Existing clients are a broker's lifeblood. The percentage of business generated from existing customers as opposed to new clients can be as high as 90%. Retention levels are also very high, averaging 90-95%.

Learning from experience
Top brokers hardly ever lose clients, and the main reason for not achieving 100% is due to company closures and mergers. When defection to the competition does happen, it is essential to hold a postmortem to discover the reasons and learn from them.

Make loyalty count
Many of our brokers use the Customer Relationship Chain to add value and profitability to their businesses. They go to great lengths to move their customers up the chain towards loyalty and advocate status.

Reviewing your clients
It's essential to review your major clients annually or every two or three months, depending on the size of their account. The best time to carry out an annual review is a few weeks before policy renewal. This gives the client time to make decisions, but not so much time that there's no incentive to act.

Spread their commitments
Some brokers encourage customers to renew all their policies at the same time, as this streamlines the review and servicing processes. However, this can create the risk of losing clients to a competitor, who may then be able to sell a number of different policies from the same start date.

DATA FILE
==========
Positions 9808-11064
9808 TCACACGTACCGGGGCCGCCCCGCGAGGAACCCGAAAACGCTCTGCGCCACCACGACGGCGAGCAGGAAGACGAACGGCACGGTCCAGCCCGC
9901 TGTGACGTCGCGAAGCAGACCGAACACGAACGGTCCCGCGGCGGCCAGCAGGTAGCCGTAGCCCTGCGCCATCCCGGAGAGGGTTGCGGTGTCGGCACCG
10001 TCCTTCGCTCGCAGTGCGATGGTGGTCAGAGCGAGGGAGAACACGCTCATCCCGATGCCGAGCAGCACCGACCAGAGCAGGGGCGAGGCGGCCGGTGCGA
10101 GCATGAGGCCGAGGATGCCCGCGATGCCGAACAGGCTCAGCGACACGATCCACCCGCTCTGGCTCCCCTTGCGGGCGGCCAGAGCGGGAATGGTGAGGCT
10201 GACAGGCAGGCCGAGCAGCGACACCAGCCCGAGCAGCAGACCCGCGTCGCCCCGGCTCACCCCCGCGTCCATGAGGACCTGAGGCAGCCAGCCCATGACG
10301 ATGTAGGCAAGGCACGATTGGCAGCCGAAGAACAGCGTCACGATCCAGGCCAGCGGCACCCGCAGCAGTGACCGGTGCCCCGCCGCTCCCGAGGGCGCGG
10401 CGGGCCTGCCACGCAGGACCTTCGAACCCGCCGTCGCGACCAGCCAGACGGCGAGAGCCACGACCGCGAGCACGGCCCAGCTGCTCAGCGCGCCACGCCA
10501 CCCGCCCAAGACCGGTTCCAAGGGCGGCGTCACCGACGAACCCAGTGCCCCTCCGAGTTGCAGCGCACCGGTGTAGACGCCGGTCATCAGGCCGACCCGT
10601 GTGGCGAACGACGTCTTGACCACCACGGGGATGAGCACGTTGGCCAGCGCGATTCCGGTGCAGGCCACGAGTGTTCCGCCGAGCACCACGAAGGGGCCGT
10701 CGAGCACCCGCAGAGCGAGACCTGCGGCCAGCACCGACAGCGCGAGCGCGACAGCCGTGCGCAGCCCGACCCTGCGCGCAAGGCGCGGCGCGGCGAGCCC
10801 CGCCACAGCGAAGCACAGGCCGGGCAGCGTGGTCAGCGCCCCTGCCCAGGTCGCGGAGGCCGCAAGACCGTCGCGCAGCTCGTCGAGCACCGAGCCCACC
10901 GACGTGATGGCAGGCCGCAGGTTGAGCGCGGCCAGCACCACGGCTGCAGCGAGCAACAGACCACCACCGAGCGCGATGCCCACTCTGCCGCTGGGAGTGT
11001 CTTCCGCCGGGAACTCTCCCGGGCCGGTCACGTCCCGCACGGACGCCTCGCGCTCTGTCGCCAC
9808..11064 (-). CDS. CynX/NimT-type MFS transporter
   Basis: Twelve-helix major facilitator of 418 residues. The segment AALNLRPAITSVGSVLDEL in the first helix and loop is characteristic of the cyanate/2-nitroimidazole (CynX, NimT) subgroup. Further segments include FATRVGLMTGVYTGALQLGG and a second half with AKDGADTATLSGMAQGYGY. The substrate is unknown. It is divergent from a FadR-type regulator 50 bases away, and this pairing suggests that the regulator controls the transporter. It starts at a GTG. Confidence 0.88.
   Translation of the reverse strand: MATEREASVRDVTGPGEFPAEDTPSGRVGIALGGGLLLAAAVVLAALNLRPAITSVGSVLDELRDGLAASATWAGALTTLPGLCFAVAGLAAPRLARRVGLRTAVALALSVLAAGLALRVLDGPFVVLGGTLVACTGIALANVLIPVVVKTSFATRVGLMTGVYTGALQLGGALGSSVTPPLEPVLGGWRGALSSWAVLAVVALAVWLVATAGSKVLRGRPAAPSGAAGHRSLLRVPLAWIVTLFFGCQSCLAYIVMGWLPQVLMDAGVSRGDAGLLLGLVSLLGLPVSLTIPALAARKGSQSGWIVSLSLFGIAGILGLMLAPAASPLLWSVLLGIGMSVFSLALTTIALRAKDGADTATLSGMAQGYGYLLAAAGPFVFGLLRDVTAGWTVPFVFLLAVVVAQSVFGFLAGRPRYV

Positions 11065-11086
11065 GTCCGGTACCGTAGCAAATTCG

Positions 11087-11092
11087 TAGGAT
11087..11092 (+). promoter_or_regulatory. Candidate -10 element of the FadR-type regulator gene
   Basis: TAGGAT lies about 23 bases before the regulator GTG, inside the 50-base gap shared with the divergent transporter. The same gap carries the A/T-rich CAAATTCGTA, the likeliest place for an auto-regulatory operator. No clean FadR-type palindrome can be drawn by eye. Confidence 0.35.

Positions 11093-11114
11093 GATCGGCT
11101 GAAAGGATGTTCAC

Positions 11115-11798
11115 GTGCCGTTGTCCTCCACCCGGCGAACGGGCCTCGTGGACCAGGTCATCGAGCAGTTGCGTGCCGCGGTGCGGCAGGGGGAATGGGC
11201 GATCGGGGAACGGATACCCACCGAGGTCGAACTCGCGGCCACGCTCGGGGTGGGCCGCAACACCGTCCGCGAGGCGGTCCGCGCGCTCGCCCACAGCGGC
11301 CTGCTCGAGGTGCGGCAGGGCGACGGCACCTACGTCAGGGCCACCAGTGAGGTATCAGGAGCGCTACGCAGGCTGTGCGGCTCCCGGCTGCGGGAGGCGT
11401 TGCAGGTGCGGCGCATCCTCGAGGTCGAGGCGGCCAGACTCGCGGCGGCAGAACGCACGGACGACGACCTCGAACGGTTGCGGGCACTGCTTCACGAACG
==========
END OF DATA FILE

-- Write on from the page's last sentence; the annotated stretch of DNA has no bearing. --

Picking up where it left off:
Key to relationships
A single key account manager is important for maintaining strong relationships with your customers, although smaller clients may be dealt with over the phone. Organise internal brainstorming sessions.

Renewals and rebroking
A number of brokers see this as a key responsibility of a broker, for they must be seen to scour the market for the best deal each year. Other brokers will only rebroke every two or three years, or in cases where there's a strong likelihood that a much better deal can be found.

Keep it personal
Strong personal relationships with clients are very important. Never waste the opportunity to meet top clients. The biggest customers warrant more attention than the smaller ones, and many brokers categorise their clients so they can commit time and resources to match the opportunity for business.

This article is taken from the latest edition of The Cutting Edge – Part 3. Copies are available from your local CGU branch.